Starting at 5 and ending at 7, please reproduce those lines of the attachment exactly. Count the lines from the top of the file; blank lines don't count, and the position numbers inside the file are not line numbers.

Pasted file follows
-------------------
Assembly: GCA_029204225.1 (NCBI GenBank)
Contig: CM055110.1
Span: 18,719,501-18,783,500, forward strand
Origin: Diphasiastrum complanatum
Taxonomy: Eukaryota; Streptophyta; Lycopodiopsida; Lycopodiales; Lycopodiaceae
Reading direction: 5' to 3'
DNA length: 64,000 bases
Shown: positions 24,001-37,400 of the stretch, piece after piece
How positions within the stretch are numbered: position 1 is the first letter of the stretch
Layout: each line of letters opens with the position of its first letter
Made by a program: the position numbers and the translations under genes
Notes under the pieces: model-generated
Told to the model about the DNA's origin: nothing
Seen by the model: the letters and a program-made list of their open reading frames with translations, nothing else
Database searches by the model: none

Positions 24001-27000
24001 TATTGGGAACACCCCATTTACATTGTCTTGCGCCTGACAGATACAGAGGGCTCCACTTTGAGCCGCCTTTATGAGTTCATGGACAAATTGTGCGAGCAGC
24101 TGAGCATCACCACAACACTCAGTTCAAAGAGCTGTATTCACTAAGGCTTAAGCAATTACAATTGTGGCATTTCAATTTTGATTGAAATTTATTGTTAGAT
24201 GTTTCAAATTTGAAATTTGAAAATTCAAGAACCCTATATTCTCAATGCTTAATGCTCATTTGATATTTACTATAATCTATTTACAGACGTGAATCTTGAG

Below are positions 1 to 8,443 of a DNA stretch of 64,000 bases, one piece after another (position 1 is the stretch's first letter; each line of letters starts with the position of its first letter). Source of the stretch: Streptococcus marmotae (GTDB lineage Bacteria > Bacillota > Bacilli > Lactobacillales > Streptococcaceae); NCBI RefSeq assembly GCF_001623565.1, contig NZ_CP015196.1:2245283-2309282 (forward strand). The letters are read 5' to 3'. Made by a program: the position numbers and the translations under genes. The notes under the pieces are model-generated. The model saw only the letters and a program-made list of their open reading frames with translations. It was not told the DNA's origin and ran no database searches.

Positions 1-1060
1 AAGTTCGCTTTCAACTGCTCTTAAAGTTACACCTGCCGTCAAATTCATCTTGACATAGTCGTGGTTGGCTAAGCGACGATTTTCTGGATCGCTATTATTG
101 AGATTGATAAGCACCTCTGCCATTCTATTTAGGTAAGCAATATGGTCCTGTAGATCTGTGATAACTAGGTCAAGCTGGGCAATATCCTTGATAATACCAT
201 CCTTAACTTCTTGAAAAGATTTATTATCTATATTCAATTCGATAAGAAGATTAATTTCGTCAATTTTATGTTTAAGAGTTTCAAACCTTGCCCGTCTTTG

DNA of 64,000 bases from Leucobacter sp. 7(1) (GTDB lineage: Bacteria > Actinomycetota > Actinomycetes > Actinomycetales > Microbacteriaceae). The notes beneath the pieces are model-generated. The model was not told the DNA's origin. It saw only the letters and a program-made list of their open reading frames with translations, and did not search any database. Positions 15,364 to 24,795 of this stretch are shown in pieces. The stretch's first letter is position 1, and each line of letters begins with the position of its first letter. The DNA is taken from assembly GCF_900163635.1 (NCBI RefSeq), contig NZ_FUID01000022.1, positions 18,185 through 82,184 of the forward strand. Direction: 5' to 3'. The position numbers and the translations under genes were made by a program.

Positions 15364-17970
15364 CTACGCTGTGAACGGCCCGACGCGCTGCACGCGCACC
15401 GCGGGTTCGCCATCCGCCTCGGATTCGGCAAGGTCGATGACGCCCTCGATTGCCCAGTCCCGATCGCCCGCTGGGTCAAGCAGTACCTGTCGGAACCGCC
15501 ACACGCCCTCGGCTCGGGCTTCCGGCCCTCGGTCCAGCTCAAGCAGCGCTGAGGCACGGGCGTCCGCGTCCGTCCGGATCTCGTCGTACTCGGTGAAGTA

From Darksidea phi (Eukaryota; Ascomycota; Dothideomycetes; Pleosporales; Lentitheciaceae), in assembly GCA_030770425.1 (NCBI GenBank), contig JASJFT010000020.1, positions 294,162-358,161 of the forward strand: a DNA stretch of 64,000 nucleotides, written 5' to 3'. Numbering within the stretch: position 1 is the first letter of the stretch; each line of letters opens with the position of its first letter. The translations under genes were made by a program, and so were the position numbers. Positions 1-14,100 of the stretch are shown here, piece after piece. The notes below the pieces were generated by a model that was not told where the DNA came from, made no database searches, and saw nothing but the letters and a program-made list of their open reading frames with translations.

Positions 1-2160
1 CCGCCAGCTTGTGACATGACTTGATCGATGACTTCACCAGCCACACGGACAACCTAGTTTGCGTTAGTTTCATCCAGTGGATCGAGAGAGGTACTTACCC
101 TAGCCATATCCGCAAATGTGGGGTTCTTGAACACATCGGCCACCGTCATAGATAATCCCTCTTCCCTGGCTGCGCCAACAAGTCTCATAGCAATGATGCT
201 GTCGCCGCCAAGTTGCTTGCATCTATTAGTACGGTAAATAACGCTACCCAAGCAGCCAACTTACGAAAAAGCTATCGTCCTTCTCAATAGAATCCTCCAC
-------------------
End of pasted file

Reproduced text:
Taxonomy: Eukaryota; Streptophyta; Lycopodiopsida; Lycopodiales; Lycopodiaceae
Reading direction: 5' to 3'
DNA length: 64,000 bases